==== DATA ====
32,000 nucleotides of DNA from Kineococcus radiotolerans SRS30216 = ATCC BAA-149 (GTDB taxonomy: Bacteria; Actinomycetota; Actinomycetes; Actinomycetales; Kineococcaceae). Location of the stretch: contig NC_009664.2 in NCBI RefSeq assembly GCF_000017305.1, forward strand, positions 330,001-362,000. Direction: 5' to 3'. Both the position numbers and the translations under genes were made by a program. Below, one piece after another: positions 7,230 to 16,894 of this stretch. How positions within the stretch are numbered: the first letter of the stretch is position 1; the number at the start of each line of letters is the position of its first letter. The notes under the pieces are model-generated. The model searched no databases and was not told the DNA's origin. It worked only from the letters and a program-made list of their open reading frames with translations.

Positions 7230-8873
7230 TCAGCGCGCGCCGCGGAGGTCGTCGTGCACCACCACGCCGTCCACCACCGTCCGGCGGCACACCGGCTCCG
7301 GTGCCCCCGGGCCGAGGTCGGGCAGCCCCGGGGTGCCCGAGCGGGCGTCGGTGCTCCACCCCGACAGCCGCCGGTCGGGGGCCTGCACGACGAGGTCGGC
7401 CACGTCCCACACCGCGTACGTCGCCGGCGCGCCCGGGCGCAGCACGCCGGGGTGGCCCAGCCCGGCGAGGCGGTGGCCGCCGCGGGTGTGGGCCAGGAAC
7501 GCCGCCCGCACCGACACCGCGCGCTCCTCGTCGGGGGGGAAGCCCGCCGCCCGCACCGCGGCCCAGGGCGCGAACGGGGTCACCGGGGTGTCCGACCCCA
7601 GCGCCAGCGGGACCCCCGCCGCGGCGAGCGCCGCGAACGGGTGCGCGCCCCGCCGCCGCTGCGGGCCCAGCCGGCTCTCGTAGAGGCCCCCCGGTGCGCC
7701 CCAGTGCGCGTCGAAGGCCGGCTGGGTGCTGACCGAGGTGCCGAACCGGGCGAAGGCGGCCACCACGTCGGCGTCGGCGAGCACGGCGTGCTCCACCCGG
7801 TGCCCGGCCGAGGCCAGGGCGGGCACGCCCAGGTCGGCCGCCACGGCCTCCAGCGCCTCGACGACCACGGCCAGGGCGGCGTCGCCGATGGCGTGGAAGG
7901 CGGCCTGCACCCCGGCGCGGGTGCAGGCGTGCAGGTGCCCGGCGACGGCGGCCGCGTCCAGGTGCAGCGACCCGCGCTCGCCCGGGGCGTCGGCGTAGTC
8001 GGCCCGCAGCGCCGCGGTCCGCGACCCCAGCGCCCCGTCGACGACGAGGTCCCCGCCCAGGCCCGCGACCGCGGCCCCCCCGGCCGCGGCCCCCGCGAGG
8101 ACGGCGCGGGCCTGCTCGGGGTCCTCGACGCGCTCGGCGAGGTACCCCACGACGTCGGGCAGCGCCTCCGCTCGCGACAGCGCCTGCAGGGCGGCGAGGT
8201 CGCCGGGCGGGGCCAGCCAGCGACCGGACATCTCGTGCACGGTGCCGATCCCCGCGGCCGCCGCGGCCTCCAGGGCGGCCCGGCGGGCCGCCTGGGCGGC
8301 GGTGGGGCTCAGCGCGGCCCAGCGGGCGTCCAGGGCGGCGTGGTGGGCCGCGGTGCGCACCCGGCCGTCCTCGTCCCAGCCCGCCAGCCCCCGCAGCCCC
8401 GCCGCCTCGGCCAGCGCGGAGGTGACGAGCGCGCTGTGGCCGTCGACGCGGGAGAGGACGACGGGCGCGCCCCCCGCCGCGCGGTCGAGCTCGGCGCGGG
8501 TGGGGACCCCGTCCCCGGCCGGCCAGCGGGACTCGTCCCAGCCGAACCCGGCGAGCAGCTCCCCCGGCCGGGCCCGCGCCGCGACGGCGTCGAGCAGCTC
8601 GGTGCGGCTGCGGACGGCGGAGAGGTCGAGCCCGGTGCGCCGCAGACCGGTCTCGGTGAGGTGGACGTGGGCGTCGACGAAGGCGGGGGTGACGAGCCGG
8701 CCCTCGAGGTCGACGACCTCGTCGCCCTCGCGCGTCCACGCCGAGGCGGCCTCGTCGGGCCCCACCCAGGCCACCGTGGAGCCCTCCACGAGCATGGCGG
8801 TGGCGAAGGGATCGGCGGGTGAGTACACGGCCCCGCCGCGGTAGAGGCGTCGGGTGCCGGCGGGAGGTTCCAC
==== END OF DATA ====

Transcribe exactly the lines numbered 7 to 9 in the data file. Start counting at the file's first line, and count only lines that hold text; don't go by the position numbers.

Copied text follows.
7601 GCGCCAGCGGGACCCCCGCCGCGGCGAGCGCCGCGAACGGGTGCGCGCCCCGCCGCCGCTGCGGGCCCAGCCGGCTCTCGTAGAGGCCCCCCGGTGCGCC
7701 CCAGTGCGCGTCGAAGGCCGGCTGGGTGCTGACCGAGGTGCCGAACCGGGCGAAGGCGGCCACCACGTCGGCGTCGGCGAGCACGGCGTGCTCCACCCGG
7801 TGCCCGGCCGAGGCCAGGGCGGGCACGCCCAGGTCGGCCGCCACGGCCTCCAGCGCCTCGACGACCACGGCCAGGGCGGCGTCGCCGATGGCGTGGAAGG